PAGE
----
Former Tennis superstar and six times Grand Slam Singles Champion Boris Becker, has been released from prison early, after serving eight months of the two and a half year sentence he received back in April of this year, for hiding £2.5m worth of assets and loans, so as to avoid paying off massive debts.
The 55-year-old German was found guilty of four charges under the Insolvency Act, although he was acquitted of a further 20 that had been heard during his trial; and his early release means he has actually spent only just over a quarter of his sentence behind bars. He had been declared bankrupt in June 2017 over an unpaid loan of more than £3m, on his estate in Mallorca, Spain.
It was reported that Becker was initially held at Wandsworth Prison in south-west London, which is a very old Victorian category B prison, but was later transferred to the more modern and easier Huntercombe Prison, near Henley-on-Thames in Oxfordshire, which is a category C prison and created for foreign national men.
Even though he served less than 12 months, because he received a custodial sentence of over one year, he now faces being deported from the UK, where he has lived since 2012. The law states that foreign nationals convicted of a crime will qualify for automatic deportation at the earliest opportunity, and as Becker does not have British citizenship, he falls in to this band.
From golden boy to crown court
In his 15-year career, Becker won Wimbledon three times, with the first arriving in 1985 as a 17-year-old, when he became the youngest ever men’s champion and the first to win it unseeded. He also won two Australian Open titles, and the US version once. In total he won 49 titles from 77 finals appearances.
He was the golden boy of tennis for a sustained period of time, but through combinations of mixing with the wrong people, taking bad advice, and some questionable choices, he allowed his vast fortune to be swallowed up, until he reached the point of where he felt the need to try and protect his dwindling wealth; but he may have put too much trust and reliance on advisors, who were happy to push his financial woes further into difficulties, when taking their slice of his riches.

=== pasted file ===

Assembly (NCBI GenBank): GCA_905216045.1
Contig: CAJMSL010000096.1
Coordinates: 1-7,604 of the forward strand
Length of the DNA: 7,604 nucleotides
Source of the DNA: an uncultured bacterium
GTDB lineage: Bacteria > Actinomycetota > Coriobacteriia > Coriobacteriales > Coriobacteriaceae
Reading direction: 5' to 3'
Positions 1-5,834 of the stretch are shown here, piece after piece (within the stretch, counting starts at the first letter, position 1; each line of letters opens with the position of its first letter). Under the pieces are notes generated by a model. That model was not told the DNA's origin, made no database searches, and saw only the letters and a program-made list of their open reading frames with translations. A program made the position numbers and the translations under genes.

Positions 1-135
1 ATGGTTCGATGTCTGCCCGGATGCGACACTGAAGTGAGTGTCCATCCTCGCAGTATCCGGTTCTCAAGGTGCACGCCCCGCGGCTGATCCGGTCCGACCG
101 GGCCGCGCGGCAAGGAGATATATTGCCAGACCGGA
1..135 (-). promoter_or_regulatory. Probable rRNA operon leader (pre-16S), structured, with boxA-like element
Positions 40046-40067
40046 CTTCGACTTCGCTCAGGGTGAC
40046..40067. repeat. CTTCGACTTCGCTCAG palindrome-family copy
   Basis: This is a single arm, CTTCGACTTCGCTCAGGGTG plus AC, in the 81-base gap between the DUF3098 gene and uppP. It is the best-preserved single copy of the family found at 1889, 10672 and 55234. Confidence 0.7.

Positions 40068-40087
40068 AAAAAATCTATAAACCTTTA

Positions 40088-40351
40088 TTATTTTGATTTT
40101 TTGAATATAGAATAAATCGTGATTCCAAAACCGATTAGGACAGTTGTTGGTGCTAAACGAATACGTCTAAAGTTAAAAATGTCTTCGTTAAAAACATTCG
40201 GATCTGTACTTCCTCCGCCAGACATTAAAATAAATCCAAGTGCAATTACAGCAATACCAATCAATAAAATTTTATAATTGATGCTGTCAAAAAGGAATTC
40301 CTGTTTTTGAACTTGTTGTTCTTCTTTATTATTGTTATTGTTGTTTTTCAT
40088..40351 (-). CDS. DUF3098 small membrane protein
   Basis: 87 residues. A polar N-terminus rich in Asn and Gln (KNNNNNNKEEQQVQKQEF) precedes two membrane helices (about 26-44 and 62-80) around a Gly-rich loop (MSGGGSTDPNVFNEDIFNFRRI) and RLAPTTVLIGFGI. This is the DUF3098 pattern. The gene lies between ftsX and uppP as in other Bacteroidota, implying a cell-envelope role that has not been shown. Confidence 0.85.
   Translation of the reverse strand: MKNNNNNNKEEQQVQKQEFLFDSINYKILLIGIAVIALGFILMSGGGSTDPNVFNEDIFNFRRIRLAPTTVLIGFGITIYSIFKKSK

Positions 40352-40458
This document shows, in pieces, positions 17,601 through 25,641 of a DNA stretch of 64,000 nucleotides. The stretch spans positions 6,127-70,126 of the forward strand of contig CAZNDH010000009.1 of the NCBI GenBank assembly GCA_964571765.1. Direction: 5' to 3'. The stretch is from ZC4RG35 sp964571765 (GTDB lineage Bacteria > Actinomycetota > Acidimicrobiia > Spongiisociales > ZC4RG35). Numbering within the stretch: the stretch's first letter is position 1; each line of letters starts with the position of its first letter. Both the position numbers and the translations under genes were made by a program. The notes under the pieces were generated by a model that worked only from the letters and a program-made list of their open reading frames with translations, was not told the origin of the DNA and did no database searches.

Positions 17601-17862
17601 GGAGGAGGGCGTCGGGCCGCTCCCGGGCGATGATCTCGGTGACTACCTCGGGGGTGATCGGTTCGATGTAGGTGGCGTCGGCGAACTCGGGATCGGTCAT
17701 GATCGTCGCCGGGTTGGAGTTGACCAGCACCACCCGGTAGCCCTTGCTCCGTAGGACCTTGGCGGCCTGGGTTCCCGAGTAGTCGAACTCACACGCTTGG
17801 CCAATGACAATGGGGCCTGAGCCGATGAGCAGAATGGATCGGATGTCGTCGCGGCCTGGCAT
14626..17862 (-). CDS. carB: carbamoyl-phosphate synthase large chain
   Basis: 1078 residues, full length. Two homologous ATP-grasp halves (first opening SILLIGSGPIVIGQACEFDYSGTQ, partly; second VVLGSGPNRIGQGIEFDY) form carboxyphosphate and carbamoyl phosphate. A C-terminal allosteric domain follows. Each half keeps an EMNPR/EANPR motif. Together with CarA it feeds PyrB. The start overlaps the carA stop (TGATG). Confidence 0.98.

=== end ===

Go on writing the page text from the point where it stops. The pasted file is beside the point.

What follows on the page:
Where did all the money go?
At Southwark Crown Court earlier this year he told the jury at his case that his career earnings of $50m (about £38 million at that time) were spent on an expensive divorce from his first wife Barbara, a German-American designer, former actress, and model in 2001; plus child maintenance payments, and “expensive lifestyle commitments”, including his £22,000-a-month rented home in Wimbledon, south-west London.
The trial also heard that father of four Becker had a taste for designer clothes, and spent thousands on his children’s school fees; but it was revealed that his income had “reduced dramatically” following his retirement in 1999.
24 charges brought against Becker
The court were to hear that Mr Becker’s bankruptcy was in part a consequence of borrowing £1.2 million, that carried a 25% interest rate, from the billionaire founder of Phones 4u John Cauldwell in 2014; as well as a €4.6m (£3.85m) loan from private bank Arbuthnot Latham the previous year.
Amongst the 24 charges were accusations of concealing €1.13m (£945,000) from the sale of a Mercedes car dealership he owned in Germany and of transferring funds to other bank accounts. He also allegedly failed to declare two German properties, as well as his interest in a flat in Chelsea, west London, and was alleged to have hidden a €825,000 (£690,000) bank loan.
Suspended sentence given to him twenty years ago for other financial issues